Learning to become an Optimist

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glass_half_full_empty_1600_wht_5473Do you see the glass as half-empty or half-full? Are you a born optimist?

Or do you always see the down-side? And can you do anything about it if you do?

Michael Mosley is presenting a BBC2 Horizon programme this week, 10 July at 21.00: “the Truth about Personality” 

He was suffering from insomnia, and worrying all the time so he decided he would investigate the latest ideas on personality and see whether or not he could become more optimistic.

A psychologist and neuroscientist at Oxford University, Professor Elaine Fox, believes that our basic drives are reflected in our patterns of brain activity which determine how we see the world.

She tested Mosley’s brain activity levels and found that he had more activity on the right side of the frontal cortex than the left, which has been found in other studies to be associated with higher levels of pessimism, neuroticism, and anxiety. She then got him to take a test to show whether he had an unconscious bias towards happy or angry faces by responding to flashing dots behind the faces. The results confirmed his bias towards pessimism.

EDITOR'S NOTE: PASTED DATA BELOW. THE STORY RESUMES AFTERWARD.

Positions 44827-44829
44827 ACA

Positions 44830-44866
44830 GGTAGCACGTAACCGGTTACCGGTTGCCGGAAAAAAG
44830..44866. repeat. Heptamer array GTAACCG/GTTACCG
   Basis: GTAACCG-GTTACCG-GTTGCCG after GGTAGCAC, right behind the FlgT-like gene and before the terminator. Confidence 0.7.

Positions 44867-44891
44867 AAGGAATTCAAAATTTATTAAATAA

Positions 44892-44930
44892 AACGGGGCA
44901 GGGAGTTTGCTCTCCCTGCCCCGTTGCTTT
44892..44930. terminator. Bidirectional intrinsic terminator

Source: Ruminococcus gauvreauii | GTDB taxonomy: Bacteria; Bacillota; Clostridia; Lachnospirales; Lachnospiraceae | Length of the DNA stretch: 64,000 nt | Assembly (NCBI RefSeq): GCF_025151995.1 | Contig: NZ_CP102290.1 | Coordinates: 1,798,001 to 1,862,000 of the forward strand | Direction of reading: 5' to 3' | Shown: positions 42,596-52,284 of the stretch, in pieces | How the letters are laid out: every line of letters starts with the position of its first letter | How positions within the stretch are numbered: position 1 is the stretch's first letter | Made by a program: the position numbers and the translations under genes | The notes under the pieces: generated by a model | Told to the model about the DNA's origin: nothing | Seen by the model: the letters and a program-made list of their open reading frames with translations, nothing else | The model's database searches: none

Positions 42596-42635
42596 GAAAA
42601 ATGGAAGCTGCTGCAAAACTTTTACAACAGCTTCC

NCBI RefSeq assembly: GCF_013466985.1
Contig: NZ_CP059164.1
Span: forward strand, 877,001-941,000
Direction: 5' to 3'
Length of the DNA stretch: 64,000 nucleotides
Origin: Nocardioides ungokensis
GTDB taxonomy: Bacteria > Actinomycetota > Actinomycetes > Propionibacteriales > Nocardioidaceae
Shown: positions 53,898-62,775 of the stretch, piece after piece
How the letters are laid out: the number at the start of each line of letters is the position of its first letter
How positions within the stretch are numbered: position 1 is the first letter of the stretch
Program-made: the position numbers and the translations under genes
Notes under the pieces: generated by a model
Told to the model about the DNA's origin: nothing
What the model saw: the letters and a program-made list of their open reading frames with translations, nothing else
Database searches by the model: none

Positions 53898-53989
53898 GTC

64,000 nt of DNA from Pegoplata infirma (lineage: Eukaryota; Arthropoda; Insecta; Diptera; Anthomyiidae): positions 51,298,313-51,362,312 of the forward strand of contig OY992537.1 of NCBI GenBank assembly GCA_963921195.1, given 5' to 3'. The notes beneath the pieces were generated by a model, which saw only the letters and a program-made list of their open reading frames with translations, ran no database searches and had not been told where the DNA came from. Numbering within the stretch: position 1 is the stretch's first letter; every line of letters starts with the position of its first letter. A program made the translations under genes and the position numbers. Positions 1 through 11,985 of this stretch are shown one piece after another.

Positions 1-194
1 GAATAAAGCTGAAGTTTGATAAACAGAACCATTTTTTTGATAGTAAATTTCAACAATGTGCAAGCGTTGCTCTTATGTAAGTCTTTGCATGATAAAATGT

The question was could he do anything about it? Twin studies show that there is a degree of heritability in personality  of  up to 50%. The rest is down to random factors or the environment  including whether or not the genes are switched on in response to life events and the environment (what is called epigenetics). Serious life events can not only trigger depression and anxiety but can alter genes to make people more vulnerable later in life.

He did two things: first he practised mindfulness every day for 20 minutes; secondly he used Cognitive Bias Modification using a computer programme which presented 15 blank or angry faces with 1 happy face. He had to practise finding the happy face to train his body to look for positive images.

put_on_a_happy_face_500_wht_5883After several weeks he found his mood lifting and he was sleeping better. He also performed differently on the two tests he had undergone earlier – in a positive direction.

Previous research in America involving over 1,000 people showed that optimistic people lived on average 7.5 years longer than pessimists.

Mental attitude was more important than any other factor according to the researchers at Yale. So this is clearly something we should take seriously.

 

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2 thoughts on “Learning to become an Optimist

    Mindfulness on TV | Jake Kuyser said:
    July 12, 2013 at 8:06 pm

    […] Learning to become an Optimist (bizpsycho.com) […]

    My most read posts in 2014 | Biz Psycho said:
    January 16, 2015 at 7:08 pm

    […] Learning to become an optimist […]

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